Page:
Extreme Designs

Extreme Designs

In the east and west, theatre companies have staged productions with incredible challenges. The Sydney Theatre Company staged Macbeth with the audience on the stage facing the auditorium, whilst The Black Swan Theatre premiered Dust – whipping up storm during a 32 scene play. David Spicer investigated the extreme theatrical challenges.

Nick Schleiper was Lighting Designer for the Sydney Theatre Company’s production of Macbeth, which placed the action in the auditorium of the Sydney Theatre and the audience on the stage.

“When I was asked if I would need an extra budget for a huge lighting rig in the audience I said that would defeat the purpose of it, as it should feel like a perfectly normal view, just getting a perspective you are not used to,” Nick Schleiper said.

“What people don’t know is that tucked away out of view is where 60% of the lighting rig hangs.

“All the lights that are above or behind the cast become above or in front.

“If you sat there and looked at a theatre we have created in the auditorium, then that would be completely counter to the idea.

“I bent over backwards to make sure the auditorium was clean and devoid as it normally is, but there were a few tricks in there. I had to find hitherto unknown holes in the auditorium to install a combination of dimmable fluorescents and absolutely bog standard Fresnel lamps but small ones you could hide.

“People arrived with an expectation that the whole show will consist of actors clambering over seats.  We were extremely judicious about not over using it and there was a perfectly logical connecting thread to when we did use it.”

One extraordinary feature was the smoke which blanketed the entire theatre to resemble a thick Scottish fog.

“It was more smoke than I have ever put on stage,” Schleiper agreed. “In straight theatre 99.9 % of the time you are trying to sneak smoke on as quietly and discretely as possible. By the time the audience sees it they are seeing the end result, not the process of the smoke machine. In this case we very much wanted to declare it and also not just be atmospheric. We set out to obscure the stage for about 12 minutes.

Some lighting highlights centred around Hugo Weaving as Macbeth.

“The audience watched Hugo Weaving’s back, with him standing stage centre, looking at that vast empty space of the auditorium,” Schleiper said. “I used a ton of backlight at the far back of the theatre.  It made it look as empty and vast as possible.

“In the series of battle scenes he was swishing his sword. It was to show he was completely exhausted, allowing MacDuff to defeat him. I used strobe lighting as a way of collapsing time.  It was very simply done by three slow moving lights creating an ever sickening and concentrated strobe pulse.

Will this start a trend of turning theatres back to front?

“I wouldn’t recommend not doing it. Only do if there is a damn good reason.”

Photographs from the STC production of Macbeth by Brett Boardman.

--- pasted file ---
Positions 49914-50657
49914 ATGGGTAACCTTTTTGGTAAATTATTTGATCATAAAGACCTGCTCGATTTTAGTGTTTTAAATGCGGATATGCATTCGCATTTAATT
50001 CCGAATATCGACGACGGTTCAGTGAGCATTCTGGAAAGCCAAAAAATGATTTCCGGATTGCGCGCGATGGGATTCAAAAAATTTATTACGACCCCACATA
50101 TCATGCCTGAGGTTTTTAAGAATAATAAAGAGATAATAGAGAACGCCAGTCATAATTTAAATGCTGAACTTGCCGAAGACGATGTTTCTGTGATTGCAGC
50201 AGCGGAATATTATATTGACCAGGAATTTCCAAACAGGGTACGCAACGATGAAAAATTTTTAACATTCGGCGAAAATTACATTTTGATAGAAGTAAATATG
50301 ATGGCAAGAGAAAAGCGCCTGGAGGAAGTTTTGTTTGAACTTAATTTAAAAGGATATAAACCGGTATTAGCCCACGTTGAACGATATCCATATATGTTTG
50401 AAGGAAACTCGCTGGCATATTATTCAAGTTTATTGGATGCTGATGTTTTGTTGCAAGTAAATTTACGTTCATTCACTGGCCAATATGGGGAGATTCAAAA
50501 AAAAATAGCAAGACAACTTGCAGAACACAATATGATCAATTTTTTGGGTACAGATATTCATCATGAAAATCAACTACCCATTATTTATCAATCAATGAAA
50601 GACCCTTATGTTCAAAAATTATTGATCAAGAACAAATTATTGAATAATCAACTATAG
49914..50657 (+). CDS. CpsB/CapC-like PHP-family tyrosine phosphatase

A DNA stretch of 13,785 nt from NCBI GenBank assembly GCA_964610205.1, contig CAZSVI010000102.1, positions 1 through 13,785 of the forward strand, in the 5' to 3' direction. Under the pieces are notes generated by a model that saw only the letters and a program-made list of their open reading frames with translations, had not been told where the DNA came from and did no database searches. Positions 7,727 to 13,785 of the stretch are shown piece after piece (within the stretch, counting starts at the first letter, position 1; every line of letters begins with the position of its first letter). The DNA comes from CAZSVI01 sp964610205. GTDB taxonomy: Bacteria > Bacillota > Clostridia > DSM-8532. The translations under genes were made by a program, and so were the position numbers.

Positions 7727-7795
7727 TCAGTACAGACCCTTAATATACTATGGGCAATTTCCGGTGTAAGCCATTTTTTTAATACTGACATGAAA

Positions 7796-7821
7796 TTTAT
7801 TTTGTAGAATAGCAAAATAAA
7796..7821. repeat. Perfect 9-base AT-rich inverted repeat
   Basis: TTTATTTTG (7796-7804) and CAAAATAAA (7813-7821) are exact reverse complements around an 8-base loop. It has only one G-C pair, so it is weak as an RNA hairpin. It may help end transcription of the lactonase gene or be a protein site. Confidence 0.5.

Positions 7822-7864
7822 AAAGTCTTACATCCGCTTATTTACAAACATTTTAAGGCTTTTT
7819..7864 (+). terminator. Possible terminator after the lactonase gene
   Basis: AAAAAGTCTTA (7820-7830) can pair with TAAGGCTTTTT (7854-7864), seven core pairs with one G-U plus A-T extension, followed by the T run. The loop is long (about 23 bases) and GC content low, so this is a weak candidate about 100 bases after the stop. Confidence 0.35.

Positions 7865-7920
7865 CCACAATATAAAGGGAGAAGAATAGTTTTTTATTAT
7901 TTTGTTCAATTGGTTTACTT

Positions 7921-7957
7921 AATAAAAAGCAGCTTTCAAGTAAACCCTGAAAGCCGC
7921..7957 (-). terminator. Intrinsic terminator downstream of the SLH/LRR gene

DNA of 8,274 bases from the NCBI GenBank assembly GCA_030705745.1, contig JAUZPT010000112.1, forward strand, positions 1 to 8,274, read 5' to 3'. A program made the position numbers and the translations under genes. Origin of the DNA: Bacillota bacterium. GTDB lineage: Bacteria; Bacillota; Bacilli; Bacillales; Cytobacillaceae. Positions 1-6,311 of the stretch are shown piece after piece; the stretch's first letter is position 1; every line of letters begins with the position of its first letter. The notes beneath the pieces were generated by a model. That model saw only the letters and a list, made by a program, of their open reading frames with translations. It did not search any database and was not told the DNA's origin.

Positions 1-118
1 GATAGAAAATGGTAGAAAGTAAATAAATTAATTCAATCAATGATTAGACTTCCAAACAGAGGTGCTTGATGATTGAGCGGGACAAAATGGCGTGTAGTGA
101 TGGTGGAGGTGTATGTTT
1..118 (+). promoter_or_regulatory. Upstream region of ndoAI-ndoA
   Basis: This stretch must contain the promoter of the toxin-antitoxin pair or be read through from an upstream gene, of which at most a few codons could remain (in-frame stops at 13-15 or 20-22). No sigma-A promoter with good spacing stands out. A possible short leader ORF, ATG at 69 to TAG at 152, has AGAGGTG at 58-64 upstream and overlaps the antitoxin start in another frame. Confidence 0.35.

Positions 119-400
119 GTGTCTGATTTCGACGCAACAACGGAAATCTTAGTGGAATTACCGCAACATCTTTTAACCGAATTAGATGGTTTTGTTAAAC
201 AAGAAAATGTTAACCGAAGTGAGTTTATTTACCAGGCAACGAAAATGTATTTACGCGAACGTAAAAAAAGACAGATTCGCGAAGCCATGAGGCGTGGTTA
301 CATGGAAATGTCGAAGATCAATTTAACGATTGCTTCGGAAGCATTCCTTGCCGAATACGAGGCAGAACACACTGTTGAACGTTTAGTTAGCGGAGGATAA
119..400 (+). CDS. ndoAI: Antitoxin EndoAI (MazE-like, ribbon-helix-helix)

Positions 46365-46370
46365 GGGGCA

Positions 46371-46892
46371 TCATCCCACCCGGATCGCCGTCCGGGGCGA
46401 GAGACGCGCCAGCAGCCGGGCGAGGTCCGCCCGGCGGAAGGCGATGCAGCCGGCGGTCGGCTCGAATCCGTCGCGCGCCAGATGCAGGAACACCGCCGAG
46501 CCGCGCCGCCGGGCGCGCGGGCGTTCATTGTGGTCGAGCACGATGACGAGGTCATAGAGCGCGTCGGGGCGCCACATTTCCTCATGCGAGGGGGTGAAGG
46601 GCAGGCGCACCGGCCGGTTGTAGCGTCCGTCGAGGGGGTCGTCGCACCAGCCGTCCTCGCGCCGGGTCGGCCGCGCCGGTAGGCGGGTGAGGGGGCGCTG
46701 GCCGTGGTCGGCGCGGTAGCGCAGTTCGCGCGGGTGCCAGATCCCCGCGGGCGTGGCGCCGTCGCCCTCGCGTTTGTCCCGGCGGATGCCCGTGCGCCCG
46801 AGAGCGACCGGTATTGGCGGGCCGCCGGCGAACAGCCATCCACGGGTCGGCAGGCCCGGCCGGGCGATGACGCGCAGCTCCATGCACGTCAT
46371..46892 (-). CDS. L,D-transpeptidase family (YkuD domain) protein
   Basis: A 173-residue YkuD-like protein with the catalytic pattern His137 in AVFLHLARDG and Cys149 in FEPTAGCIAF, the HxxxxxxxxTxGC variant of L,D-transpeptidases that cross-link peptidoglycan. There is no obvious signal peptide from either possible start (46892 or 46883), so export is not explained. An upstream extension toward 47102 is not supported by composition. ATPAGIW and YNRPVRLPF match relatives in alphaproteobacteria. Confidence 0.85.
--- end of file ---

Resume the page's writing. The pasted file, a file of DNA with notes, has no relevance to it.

Emily McLean, who directed the World Premiere of Dust for the Black Swan Theatre Company in Perth, explained some of the production’s illusions.

The play was set on one day when Perth was completely enveloped in a dust storm.  It had 32 scenes in a 90 minute show.

They ranged from being outdoors during the storm to being in a taxi, another character goes into the water and in one scene a woman is enveloped in a plague of locusts.

We could not afford traditional scene changes. They all had to happen in the same space.

We started with a whole lot of fabric on the floor, that had pick ups into the rig. As the play started they rose into the roof of the stage. 

They became a representation of the dust storm hovering above the set all the time.  It was powerful…they were billowing.

For what was basically some rope and fabric, it was incredibly beautiful.  It was lit differently. It moved down or up depending on how oppressive the storm was. When it rained it came down and fell.

We used no actual dust. If we used real dust it just would have landed on the floor in five minutes.

We used a lot of haze. Two hand held hazers were manipulated by the actors. It became almost like a ballet with different light capturing it.

For locusts, we had them projected onto large screens. They flew to the back and front of the stage. We thought about using puppets but realised in the vastness of the Heath Ledger stage space it wasn’t working.

For the car scenes we flew down a couple of benches, a steering wheel attached to a music stand and we projected the white line of the road onto the screen. It was very tightly lit.

We also felt there had to be a major transformation during the play. In the beginning there were two different height rostra…they were in the centre. As the play progressed they slowly parted. By the end they were on the wings and we had the wide blank space.

Overall it was exhilarating to read a script where the writer had not let the confines of budget or stage limit what she was doing. She just trusted that the people doing it would have the imagination and ability to deal with what she was writing. She was right our designer Fiona Bruce came up with an incredible design – which included having to axe through a door. A good designer will rise to these challenges. 

Photos from the Black Swan Theatre production of Dust by Gary Marsh Photography.

Originally published in the September / October 2014 edition of Stage Whispers.